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Switzerland- An animal hater left sausages with razor blades in them in Lützelflüh. The dog owner was able to take it from his dog before he could swallow it.https://t.co/pILTLebw9W pic.twitter.com/iOWVrelbis
— Stan (@StanM3) April 6, 2018
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Austria- Animal hater put out deadly bait for dogs in Steyr on Easter Sunday. March 29th unknown culprits entered the garden of a family in Steyr-Münichholz and killed three rabbits kept there as pets.https://t.co/lMqVTbMib2 pic.twitter.com/W5J1bltjlB
— Stan (@StanM3) April 3, 2018
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Attacks against dogs are on the rise in Austria!
Austria- Moroccan(33) attempted to kick a dog at Salzburg central station because he felt disturbed. The owner(32) responded in kind and both men ended up injured.https://t.co/UGFvxbgyzN pic.twitter.com/HkQaTf3Rit
— Stan (@StanM3) March 29, 2018
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There is an organ-transplant crisis going on. There are far too many people on various organ transplant waiting lists, and not enough organ donors. As such, scientists have thought of various solutions for the problem. One new example is organ refurbishing, which is as straightforward as it sounds – scientists take organs and refurbish them before transplanting them to new recipients who will end up using them. The thing is, the organs are sourced not from other humans, but from animals.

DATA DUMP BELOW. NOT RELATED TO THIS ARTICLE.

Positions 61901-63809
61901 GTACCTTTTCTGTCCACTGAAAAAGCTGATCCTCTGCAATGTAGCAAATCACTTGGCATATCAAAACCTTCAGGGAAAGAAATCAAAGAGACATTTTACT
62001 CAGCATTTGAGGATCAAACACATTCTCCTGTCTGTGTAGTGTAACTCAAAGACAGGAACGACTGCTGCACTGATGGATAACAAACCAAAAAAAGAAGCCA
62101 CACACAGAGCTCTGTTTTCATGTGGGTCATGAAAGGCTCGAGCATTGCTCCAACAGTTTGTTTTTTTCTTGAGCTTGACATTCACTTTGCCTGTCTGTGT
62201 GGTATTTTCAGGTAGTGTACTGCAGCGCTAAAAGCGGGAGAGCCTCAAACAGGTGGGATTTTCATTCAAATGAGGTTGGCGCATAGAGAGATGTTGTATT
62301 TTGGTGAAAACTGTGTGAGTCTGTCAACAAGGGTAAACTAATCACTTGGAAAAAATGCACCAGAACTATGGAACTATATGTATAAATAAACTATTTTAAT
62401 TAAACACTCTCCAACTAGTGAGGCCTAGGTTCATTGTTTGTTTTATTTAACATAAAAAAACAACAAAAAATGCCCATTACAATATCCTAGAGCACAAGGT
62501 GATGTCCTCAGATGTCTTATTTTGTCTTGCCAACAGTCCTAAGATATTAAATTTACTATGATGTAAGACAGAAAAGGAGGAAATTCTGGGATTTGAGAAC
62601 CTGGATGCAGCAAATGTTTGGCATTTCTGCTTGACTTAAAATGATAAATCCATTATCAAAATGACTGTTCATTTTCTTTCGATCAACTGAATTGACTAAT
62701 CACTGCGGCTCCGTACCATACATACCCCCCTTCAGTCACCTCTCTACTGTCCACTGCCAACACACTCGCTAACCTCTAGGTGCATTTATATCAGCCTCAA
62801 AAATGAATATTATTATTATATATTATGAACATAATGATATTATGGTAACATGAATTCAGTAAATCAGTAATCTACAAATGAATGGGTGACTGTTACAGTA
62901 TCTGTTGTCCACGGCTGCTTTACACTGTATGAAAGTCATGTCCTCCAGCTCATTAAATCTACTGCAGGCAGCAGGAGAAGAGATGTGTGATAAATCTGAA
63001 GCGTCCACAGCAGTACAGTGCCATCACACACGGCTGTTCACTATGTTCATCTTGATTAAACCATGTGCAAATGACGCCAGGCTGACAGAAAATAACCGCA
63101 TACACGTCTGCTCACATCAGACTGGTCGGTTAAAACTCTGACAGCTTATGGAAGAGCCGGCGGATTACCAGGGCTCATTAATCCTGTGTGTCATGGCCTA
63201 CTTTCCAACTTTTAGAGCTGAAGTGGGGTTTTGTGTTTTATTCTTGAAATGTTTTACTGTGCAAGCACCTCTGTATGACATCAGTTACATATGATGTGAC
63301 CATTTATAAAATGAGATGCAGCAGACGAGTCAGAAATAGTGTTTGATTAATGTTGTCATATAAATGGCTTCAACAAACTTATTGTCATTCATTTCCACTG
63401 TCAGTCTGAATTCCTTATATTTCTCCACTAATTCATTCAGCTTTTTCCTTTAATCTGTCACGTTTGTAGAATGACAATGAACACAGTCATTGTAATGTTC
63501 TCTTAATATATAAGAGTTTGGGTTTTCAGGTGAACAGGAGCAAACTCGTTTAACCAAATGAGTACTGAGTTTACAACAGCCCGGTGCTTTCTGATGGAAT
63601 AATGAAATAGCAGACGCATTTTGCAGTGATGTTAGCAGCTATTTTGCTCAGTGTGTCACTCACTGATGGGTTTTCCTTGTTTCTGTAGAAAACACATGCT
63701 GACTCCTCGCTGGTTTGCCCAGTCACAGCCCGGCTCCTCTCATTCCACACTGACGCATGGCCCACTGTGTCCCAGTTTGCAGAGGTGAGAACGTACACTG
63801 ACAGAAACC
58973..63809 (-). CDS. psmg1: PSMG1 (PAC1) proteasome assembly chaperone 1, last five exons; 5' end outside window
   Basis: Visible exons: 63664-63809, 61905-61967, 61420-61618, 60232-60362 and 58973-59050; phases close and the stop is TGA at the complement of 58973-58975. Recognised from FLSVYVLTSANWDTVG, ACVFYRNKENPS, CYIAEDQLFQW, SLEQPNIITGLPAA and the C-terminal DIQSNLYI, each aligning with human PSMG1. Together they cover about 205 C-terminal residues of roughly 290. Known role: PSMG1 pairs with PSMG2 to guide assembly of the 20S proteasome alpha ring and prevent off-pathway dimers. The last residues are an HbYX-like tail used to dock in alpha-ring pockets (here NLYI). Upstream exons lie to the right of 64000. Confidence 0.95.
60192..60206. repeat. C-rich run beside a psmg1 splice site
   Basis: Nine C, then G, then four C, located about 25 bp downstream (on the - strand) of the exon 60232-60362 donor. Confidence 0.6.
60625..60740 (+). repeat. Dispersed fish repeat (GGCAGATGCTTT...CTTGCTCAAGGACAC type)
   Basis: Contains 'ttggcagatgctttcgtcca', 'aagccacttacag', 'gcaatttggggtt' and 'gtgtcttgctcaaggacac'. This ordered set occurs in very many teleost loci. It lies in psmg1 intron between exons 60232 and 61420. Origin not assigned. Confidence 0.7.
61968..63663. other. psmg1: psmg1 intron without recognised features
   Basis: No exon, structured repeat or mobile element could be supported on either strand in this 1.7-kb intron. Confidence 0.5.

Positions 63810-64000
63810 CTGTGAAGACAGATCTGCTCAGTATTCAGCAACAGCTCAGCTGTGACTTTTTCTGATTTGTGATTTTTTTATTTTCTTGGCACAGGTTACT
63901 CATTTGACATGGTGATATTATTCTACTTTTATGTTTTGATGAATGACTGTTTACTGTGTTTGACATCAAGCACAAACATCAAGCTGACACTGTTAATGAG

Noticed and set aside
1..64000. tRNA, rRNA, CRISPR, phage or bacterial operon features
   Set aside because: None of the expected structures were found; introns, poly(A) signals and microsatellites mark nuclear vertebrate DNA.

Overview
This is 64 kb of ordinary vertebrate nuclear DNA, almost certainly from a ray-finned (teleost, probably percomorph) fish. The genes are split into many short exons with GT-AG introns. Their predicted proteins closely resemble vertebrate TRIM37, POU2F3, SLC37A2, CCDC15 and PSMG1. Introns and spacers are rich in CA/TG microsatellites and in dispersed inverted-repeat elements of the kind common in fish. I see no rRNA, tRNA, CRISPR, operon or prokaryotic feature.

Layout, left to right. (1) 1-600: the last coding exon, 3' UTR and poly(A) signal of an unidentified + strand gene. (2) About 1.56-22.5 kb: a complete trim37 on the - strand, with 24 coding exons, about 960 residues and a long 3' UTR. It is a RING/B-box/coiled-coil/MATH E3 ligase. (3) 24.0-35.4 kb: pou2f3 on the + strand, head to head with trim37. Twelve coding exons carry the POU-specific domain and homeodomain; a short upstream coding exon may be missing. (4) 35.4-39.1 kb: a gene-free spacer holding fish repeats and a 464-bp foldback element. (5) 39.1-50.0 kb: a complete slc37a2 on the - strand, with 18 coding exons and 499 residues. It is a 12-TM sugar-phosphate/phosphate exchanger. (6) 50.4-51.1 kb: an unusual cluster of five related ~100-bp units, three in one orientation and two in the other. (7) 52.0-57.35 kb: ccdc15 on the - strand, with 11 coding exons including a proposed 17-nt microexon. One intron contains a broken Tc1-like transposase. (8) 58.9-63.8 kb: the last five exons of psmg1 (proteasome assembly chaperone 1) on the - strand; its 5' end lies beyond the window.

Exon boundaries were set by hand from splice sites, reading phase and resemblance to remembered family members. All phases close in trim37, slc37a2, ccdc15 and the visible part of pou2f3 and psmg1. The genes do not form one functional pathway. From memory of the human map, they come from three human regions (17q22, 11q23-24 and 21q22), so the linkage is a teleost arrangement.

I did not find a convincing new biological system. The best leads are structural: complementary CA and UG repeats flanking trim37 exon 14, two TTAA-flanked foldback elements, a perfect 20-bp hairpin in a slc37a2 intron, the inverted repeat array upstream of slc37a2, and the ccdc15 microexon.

A report published recently in the Massachusetts Institute of Technology‘s MIT Technology Review brought the topic up for discussion. Harald Ott, a surgeon from the Harvard Medical School, is said to be spearheading the refurbished animal organ revolution. The report states that someday, people who need transplants may view Ott’s methods as the standard solution for all of their problems.
The last male northern white rhinoceros is sick.
Sudan, a 45-year-old rhino and the last male of his subspecies (Ceratotherium simum cottoni), is ailing in the wake of two infections on his back right leg, according to Ol Pejeta Conservancy, the wildlife sanctuary in Kenya where the last three northern white rhinoceroses on the planet live.
“At the advanced age of 45, his health has begun deteriorating, and his future is not looking bright,” Sudan’s caregivers posted on Ol Pejeta’s Facebook page. Rhinos usually live between about 30 and 40 years, according to a follow-up comment by the caregivers, and Sudan’s problems are age-related. [In Photos: The Last 5 Northern White Rhinos]
Last of his kind
Sudan’s problems started with an infection on his back right leg near the end of 2017, according to Ol Pejeta. His veterinary team treated him, and he was back to normal in January. But since mid-February, vets have discovered that there is a deeper infection underlying the original one, and Sudan is not responding as quickly to treatment this time.